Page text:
The holiday season – photograph christmas lights

Capture the Holiday Season – Photograph Christmas Lights

If you’re anything like us here at dotPhoto you and your family members always take lots and lots of holiday photos. Most of the time our homes and families are the subjects and many of these photos are of the Christmas tree, opening presents and gathering around the dinner table. We wind up with many pictures that help us remember the gathering and the time we all shared.

In the few weeks before the family gathering we like to ride around town and look at all the decorations that folks put up. While we’re riding we stop to snap a few shots and then head home to sit around the table and look at them. We usually just take a leisurely ride and snap the photos without much thought. Some of the decorations we see are well done and could make great subjects for carefully taken photos. So this year I decided to get a little more particular and try to take photos that really capture the beauty and good feelings that these decorations give us. But before starting I decided to look into how expert photographers snap their outdoor holiday photos to get a few hints on techniques.

Here are three articles I discovered that focus on taking photos of holiday lighting decorations and these are what I mostly take photos of. I think these suggestions will definitely help me do much better this year…if I take my time preparing and shooting the photos.

Interestingly, the recommendations suggest taking some photos when there is still a bit of daylight. I hadn’t thought of that. The articles are all good and are presented here in the order I found them.

The first article by Noella Ballenger is entitled “Christmas Lights Photography – How To Capture The Season” and can be seen at Noella offers some advice, on white balance, camera modes, shutter speeds and more. Here are two of her photos.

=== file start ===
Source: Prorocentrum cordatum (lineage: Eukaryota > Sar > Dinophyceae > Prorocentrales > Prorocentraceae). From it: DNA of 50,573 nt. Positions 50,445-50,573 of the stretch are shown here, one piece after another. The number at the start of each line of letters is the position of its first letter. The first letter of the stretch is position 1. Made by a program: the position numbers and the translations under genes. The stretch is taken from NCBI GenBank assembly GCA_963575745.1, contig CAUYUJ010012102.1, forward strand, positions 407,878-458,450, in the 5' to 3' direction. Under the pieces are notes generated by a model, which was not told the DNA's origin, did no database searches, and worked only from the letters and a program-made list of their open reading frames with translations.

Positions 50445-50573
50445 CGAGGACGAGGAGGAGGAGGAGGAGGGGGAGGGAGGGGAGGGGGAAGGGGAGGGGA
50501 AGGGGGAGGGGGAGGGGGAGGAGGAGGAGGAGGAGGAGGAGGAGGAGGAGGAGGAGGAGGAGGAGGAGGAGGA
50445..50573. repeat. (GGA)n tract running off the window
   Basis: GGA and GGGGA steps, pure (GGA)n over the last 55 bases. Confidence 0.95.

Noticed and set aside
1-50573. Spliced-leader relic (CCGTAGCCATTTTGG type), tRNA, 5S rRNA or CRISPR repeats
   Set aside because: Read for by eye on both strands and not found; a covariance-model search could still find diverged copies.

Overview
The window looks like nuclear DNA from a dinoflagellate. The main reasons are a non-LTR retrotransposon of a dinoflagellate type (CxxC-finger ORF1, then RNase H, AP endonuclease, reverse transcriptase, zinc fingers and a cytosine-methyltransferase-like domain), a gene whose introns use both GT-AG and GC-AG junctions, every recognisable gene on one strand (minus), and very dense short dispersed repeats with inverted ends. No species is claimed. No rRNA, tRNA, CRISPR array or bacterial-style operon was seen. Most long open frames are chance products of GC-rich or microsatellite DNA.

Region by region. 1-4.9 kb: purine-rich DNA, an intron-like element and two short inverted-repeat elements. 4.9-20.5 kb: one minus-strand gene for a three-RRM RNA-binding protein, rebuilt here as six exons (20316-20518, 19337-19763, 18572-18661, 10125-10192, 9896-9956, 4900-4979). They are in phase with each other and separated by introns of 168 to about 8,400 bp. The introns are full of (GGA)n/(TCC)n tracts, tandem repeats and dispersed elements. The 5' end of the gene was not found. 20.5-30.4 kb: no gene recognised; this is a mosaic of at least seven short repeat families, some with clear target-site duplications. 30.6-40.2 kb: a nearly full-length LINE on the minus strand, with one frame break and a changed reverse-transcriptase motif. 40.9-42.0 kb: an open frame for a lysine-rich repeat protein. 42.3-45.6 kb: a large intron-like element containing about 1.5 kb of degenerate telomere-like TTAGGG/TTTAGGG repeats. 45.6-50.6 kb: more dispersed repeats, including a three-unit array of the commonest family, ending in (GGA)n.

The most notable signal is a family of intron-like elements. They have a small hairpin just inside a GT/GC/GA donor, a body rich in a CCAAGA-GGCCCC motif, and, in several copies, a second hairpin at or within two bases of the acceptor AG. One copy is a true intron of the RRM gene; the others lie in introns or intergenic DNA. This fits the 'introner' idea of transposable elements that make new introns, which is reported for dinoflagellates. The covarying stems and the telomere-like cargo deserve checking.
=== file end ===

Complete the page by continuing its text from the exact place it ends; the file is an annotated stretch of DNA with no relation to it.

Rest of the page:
Our next article is entitled “How to Photograph Christmas Lights” and is written by the community at wikiHow. Here are two of their examples. They also offer eight suggestions for ways to take good Christmas light photos. See the article here,



Our third article is entitled, “How to Take Great Photos of Holiday Lights”, and was created by the staff at the New York Institute of Photography. This article also offers good and easy to follow advice for snapping our holiday photos. Here are four things for us to consider:
• Turn off your flash unless you have a very good reason to use it.
• Use a fast ISO — we suggest ISO 800, 1600 or above.
• Avoid camera shake.
• Use a tripod…or, at least, brace the camera. Trust your camera’s built-in meter.

And now for two of their photos.



If we do a good job taking the photos we’ll upload them and print the best pictures on cards and other products and pass them around to family members and friends. They’ll like that.

Let us know what you think.

Walter Krieg

Author: dotphoto

Glenn Paul is President and Co-Founder of dotPhoto, which began life in 2000 as a photo printing service and now also distributes user-generated media in Flash, video and on cell phones.

Leave a Reply

Fill in your details below or click an icon to log in: Logo

You are commenting using your account. Log Out /  Change )

Twitter picture

You are commenting using your Twitter account. Log Out /  Change )

Facebook photo

You are commenting using your Facebook account. Log Out /  Change )

Connecting to %s

%d bloggers like this: